After the controversial Western Australia shark cull finally drew to a close last week, data on the catch has been released by the government showing that of the 172 sharks caught, 50 were shot dead.
The news also reveals that not one great white shark -- the species responsible for the most attacks on humans -- was ever caught on the 72 baited hooks on drumlines placed about a half a mile off the beaches of Perth. The goal of the cull had been to reduce fatal attacks on humans.
While most of the species caught were tiger sharks, the cull also snagged a protected species -- five mako sharks. A bull shark and seven stingrays were also found on the hooks.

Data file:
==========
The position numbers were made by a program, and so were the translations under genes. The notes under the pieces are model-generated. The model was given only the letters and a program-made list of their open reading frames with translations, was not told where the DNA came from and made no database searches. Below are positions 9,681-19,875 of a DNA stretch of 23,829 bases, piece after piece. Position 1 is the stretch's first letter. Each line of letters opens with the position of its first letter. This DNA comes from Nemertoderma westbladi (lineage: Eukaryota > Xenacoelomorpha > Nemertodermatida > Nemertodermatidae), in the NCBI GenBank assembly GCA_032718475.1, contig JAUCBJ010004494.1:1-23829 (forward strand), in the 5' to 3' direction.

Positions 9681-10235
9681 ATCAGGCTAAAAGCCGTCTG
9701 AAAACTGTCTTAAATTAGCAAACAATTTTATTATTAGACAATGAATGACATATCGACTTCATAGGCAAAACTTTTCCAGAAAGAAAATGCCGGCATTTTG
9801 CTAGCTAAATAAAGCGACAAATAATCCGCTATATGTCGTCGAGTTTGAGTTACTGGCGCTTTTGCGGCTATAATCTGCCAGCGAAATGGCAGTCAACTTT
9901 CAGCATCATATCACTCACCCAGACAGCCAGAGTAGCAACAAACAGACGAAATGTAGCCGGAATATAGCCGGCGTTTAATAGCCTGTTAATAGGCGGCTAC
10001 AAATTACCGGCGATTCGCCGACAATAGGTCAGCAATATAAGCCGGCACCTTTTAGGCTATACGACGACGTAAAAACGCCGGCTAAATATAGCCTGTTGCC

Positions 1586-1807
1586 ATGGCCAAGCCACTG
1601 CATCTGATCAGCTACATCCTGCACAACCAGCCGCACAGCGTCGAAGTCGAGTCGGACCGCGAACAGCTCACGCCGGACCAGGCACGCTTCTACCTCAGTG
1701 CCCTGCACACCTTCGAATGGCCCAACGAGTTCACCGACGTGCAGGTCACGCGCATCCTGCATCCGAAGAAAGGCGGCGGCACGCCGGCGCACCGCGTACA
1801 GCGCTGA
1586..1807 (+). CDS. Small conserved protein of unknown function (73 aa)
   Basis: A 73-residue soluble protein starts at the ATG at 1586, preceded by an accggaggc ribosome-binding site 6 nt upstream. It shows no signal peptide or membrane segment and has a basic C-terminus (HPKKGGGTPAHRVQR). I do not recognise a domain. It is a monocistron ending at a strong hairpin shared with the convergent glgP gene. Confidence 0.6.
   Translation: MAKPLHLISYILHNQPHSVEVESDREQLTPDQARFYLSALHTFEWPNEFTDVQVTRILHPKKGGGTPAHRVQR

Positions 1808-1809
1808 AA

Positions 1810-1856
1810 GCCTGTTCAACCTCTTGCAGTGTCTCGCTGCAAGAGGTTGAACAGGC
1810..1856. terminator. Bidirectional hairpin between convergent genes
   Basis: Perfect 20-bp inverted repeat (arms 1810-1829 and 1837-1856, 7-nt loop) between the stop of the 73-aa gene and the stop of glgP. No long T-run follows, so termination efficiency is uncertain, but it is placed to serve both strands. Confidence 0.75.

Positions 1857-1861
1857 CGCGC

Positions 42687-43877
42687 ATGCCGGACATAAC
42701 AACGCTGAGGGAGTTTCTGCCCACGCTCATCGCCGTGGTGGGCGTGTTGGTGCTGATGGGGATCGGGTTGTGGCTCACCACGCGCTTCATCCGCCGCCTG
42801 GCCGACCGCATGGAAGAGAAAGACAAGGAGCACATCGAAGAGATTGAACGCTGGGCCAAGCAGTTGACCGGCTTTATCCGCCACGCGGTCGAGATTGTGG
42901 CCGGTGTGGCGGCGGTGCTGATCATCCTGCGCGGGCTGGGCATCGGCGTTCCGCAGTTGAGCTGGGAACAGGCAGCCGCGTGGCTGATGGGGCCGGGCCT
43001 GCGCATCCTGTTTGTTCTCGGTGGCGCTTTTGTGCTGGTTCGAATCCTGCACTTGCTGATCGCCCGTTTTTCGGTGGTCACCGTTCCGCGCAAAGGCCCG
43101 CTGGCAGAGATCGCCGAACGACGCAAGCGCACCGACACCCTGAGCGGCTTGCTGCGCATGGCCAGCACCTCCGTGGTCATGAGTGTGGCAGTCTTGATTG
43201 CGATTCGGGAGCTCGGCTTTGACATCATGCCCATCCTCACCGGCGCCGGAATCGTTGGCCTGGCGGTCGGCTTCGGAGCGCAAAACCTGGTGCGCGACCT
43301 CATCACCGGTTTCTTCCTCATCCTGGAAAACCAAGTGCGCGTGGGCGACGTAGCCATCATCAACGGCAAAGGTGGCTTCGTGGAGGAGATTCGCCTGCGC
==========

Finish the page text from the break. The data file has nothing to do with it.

After the public backlash and the recently-released data, the federal government has announced it will conduct an assessment of the policy, after it initially waived its requirement to protect vulnerable species like the great white shark for the program.
While proponents contend that the culls make the beaches safer, opponents say that the cull is ineffective and counter to conservation. Greens senator Rachel Siewert told the Guardian that the federal environment minister, Greg Hunt, should reject WA's application to extend the cull for another three years.
"The WA government's attempts to justify this policy are utter nonsense -- they have thrown science out the window," she said. "The federal government must reject the three-year extension of the cull; it has no scientific credibility and is clearly nothing more than a PR exercise."